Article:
On Monday, a Mobile Monday Tokyo event themed “Mobile Browser UI Designs & Standards” took place in KDDI’s Designing Studio in Harajuku. The entrance fee was between 1,000 and 2,000 Yen and an impressive 150 people showed up.
While the venue itself was really cool, I am not sure if letting guests sit on stairs or stand for more than hour is a good idea. Maybe the organizers should reconsider their choice for next time.
Two presentations on Internet browsing on mobile devices were held, followed by an extensive networking part.
The Future of Web browsing
Michael Smith from W3C spoke about a number of topics on current and future trends in mobile browsing.
He predicted proxy browsers will be installed on mobile devices in the near future, replacing native software (like the i-mode browser for example). Proxied browsing is enabled by using software such as Opera Mini, Skyfire or Japan’s very own jig.
Mike also pointed to the fact that browsers on cellular phones already use the same web engines as desktop browsers as a fundament. For example, he made clear that Opera’s Presto engine is used as the basis of KDDI/au’s PC site viewer. Also Safari’s Webkit web engine is integrated in the browser of the iPhone.
According to Mike, millions of users are thus able to access the web via sophisticated software on their mobile phones now which was impossible in the past.
Mike made a number of other interesting points.
Mozilla Mobile Browsing
Jay Sullivan from Mozilla delivered a presentation on how his company views mobile browsing in the future. According to Jay, Mozilla was relatively inactive in terms of development of mobile applications until now.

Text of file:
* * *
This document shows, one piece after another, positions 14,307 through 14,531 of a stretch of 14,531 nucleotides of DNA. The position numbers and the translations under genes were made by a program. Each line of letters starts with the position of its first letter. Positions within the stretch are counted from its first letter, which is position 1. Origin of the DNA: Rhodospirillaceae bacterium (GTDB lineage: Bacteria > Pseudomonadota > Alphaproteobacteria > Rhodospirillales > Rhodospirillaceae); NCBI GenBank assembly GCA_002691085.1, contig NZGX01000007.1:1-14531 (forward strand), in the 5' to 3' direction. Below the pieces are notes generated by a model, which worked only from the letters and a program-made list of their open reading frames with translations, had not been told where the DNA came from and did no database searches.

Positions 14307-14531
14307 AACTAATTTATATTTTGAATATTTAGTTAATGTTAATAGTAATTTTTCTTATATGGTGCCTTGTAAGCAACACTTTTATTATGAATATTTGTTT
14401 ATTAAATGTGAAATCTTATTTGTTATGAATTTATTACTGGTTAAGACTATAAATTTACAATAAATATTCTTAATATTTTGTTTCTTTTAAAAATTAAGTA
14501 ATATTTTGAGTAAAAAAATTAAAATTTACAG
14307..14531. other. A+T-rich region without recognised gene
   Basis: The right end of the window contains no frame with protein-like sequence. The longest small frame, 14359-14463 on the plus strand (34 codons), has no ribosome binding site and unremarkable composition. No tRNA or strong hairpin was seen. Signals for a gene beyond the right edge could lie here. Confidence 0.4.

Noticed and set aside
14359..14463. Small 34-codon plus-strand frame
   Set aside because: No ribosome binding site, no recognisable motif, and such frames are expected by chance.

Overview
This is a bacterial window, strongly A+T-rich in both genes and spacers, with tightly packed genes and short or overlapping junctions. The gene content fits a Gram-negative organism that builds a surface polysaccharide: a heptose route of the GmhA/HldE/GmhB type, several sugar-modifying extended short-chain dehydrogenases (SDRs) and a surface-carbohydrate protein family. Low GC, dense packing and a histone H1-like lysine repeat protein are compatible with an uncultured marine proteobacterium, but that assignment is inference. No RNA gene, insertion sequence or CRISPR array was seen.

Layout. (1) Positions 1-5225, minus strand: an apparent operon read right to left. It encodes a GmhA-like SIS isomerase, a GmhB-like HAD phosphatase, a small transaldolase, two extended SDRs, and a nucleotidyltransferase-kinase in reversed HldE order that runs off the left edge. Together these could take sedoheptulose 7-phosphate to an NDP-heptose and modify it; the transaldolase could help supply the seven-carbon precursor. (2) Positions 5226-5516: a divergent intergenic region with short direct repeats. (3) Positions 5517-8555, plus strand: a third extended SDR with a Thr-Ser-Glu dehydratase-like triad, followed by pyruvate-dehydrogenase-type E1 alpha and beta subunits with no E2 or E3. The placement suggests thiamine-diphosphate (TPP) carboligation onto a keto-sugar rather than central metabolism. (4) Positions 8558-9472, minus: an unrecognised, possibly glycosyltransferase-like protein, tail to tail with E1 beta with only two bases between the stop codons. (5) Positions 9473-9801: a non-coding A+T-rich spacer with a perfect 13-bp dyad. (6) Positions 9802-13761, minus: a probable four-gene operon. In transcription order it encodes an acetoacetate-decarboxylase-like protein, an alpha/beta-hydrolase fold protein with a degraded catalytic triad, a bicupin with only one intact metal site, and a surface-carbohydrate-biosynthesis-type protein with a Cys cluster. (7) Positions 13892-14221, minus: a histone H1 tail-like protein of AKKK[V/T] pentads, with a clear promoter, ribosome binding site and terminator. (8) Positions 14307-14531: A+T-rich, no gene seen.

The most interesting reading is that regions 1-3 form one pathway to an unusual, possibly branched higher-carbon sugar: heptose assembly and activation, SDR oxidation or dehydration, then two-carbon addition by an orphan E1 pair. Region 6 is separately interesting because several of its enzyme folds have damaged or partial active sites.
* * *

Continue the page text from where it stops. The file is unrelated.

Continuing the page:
He said though Firefox for mobile devices -which is in its core built on original Firefox code- is already established to some extent. The Nokia 810, for example, has Firefox preinstalled. Also Skyfire uses Mozilla software as proxy engine.
Jay also stressed Mozilla ultimately sees the web as a complete mobile platform. There should be no major differences between browsing the Internet on a mobile device as opposed to a PC.
These are just some key points of Jay’s presentation which seemed interesting to me.
I don’t understand what the big deal is about “mobile browsing”. It seems like this problem has already been solved by putting Safari on the iPhone and iPod.
I hate to point this out but the Mozilla presenter keep making this “-er” noise and it’s really distracting from the presentation.
Safari is rather a newcomer after NetFront, Opera, etc. for mobile. Having more options won’t hurt consumers, I reckon.
And iPhone is not available yet in Japan and many other regions so it is difficult to say it is solved, isn’t it?